Coming in the wake of Iran Modern at the Asia Society, a show that showcased many Iranian modern masters, Portraits: Reflections by Emerging Iranian Artists, curated by Roya Khadjavi Heidari and Massoud Nader at Rogue Space, New York, presented more than twenty mostly unknown artists who were born, raised, and educated in Iran. Yet the show was distinguished by the way in which a range of figurative painters upended traditional portraiture, which became symbolic of a larger assertion of individuality and freedom.
By repudiating the classical norm of full frontal representation that was meant to capture the essence of the subject, the profiled, back facing, overturned, and headless figures spoke for a populace of unacknowledged, ignored, and subdued individuals. Without being weighed down by nostalgia for the past, or paralyzed by the weary present, the works from a country suppressed and isolated for thirty years after the revolution of 1979 boldly expressed the need for artistic identity that is deeply personal.
Self taught artist Reza Azimian’s image of a young man’s forlorn face in his oil painting, Portrait of A Man, 2007, was disturbing. The subject’s despondent eyes turned away from the onlooker, coupled with the patchy brushstrokes on his grey face evoked deep felt despair. Despair was writ large in Nasser Bakshi’s hyperrealistic depiction of women long excluded from the cadres of social and political power in a patriarchal society. Paintings of female figures made to appear like old torn photographs were effectively confined in Bakshi’s wooden boxes that showcased their seclusion and long suffering lives. In The Waiting, 2010, a pregnant woman facing sideways stood silently as actual wires attached to her head were grouped in vases below. And in Return, 2010, the back of a woman’s head was crowded with protruding pins akin to a pincushion. Surreal and terrifying, Bakshi’s works were emblematic of the endemic problem of women perceived as perpetrators of evil and unacknowledged objects of desire. Their suppression in the paintings was contrasted with the artist’s protest series in Portraits of Generations, 2010. Here an array of portraits of people of all ages and genders faced a back wall to form a conjoined voice of defiance and disobedience.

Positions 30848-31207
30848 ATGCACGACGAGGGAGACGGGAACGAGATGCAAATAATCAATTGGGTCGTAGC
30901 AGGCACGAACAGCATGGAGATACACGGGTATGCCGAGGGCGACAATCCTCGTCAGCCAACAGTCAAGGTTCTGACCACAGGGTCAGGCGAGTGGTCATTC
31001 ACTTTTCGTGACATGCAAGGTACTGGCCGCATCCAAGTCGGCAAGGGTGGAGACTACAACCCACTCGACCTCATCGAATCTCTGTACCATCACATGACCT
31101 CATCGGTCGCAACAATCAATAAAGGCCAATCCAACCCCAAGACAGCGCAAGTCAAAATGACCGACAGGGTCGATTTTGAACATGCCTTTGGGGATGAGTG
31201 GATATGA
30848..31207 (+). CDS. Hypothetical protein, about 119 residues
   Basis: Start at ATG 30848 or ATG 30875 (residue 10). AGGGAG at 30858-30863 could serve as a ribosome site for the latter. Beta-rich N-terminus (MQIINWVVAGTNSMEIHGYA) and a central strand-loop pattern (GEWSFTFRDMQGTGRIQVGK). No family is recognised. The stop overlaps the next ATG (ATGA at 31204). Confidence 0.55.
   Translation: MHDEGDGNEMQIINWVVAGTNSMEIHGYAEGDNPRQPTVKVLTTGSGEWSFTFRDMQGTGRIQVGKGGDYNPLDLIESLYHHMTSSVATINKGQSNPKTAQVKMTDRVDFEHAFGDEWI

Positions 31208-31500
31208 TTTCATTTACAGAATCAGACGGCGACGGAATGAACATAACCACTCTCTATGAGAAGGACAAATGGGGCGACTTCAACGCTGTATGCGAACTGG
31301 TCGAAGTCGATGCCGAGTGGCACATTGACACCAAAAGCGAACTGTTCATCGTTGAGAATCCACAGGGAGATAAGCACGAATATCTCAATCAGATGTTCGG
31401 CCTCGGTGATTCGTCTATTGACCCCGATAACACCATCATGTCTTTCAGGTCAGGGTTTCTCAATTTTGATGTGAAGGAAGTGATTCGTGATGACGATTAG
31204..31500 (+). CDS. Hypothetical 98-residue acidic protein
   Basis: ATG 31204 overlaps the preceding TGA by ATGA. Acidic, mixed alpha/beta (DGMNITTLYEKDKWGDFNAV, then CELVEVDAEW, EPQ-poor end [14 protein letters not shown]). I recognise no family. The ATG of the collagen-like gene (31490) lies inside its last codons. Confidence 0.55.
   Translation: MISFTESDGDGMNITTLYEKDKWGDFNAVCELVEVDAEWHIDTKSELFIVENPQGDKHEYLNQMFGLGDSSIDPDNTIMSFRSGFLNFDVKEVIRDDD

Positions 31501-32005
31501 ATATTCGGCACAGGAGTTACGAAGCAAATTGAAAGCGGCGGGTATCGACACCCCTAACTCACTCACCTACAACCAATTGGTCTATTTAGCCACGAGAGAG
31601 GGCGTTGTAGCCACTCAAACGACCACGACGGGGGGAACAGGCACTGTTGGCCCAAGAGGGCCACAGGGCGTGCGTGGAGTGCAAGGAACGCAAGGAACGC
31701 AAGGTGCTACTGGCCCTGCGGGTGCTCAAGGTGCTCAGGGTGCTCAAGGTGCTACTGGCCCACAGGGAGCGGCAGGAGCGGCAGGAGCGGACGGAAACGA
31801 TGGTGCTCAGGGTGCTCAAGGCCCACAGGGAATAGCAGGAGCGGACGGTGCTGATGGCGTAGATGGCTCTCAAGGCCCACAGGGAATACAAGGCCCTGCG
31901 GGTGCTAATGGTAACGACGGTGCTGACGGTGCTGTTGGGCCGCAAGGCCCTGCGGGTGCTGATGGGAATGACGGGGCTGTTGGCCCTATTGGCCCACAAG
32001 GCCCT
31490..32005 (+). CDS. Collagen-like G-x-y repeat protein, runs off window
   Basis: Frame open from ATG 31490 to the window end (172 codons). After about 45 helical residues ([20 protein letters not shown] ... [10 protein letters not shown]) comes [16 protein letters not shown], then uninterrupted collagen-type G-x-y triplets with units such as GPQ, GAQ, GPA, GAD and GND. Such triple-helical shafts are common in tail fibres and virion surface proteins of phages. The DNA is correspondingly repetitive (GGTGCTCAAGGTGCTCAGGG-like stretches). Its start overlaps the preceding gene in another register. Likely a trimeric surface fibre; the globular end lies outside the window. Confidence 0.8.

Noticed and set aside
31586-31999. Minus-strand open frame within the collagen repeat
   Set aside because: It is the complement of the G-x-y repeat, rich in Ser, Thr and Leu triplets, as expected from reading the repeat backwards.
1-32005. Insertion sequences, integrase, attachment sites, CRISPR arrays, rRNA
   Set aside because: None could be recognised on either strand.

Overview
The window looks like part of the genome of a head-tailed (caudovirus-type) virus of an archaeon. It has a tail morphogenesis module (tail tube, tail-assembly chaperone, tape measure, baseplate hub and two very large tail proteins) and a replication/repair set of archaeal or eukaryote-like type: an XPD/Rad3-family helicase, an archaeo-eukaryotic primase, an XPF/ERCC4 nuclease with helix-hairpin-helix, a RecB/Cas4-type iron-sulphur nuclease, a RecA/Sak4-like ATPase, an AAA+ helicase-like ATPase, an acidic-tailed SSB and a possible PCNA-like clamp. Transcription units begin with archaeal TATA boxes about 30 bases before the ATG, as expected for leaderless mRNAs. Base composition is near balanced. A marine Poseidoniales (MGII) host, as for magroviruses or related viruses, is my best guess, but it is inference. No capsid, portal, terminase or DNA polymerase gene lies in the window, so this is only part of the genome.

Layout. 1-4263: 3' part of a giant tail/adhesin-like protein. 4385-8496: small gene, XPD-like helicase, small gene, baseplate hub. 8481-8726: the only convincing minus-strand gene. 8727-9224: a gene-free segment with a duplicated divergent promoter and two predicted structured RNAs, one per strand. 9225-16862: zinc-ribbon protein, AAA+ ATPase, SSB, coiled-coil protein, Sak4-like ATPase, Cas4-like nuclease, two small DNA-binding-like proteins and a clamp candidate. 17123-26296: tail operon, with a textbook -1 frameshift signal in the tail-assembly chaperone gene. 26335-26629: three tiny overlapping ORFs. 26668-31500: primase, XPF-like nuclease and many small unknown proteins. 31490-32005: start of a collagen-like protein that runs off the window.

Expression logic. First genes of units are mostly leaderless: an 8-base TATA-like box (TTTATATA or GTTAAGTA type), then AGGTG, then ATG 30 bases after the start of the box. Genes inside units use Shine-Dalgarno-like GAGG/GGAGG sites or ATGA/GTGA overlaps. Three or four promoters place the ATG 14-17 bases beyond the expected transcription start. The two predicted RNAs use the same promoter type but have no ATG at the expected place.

Bahar Behbahani’s incendiary photograph Proceeding, 2007, mounted on aluminum, took Bakshi’s hyperrealism to a different level. An image of a woman suspended upside down before a burning pyre was reminiscent of people burned at the stake during the Middle Ages. Known for her conceptual videos that referenced memory and loss, Behbahani’s sepia toned photograph dramatized the ritual of exorcising the past through her Joan of Arc like figure. The artist’s tortured, unknown heroine bolstered women’s struggle for power and inclusion in Iranian society.
The fight for inclusion and acceptance was the theme of Hossein Edaltkhah’s My Life, My Body, My Bio, 2009, series. Large, headless, sinewy figures, their upper bodies smudged with paint, and one clad in delicate netted pantyhose and red drag queen shoes, represented the artist’s homosexual community which is central to his life. Elaborate Iranian iconography, in place of the genitalia, comprised of Safavid floral designs, and the image of a lion that referenced Iran’s imperial past, concealed as much as it revealed the significance of a way of life that is taboo in Iran. Similarly, Farsad Labbauf, who is based in New York, echoed Edaltkhah’s sentiment in Trinity III, 2002. Grid like figurations of naked men in sexual embrace emphasized his need for sexual liberty.
Memory and resurrection imbued Nagmeh Ghassemlou’s moving photographic Navab Series, 2011. Ghost like figures straight out of x-ray machines inhabited the skeletal remains of a demolished home. Yet the Navab series reflected nostalgia as much as the resilience to continue living and carry on a legacy. The idea of legacy and progeny ran deep in Babak Bidarain’s portraits of two young children in Boy in Passion Play, 2013, and Coming of Age, 2013, who looked the viewer in the eye. Albeit their strange paint smeared faces, the boy’s curious expression and the girl’s spunkier one provided ample inspiration for a better future.
Infused to look ahead, the exhibition displayed paintings that conjointly voiced personal and public, intimate and societal concerns that were interjected in all the works. The Iranian artists demonstrated formal and conceptual skills that appealed at both a universal and cultural level. What distinguished the portraits was that images of mostly generic figures captured the emotional traits of a community at large. The idea of exhibiting contemporary Iranian art around a new genre of portraiture was critical to showcasing art that contributes to the global annals of history.
Portraits: Reflections By Emerging Iranian Artists
On view: Sept 17 – 29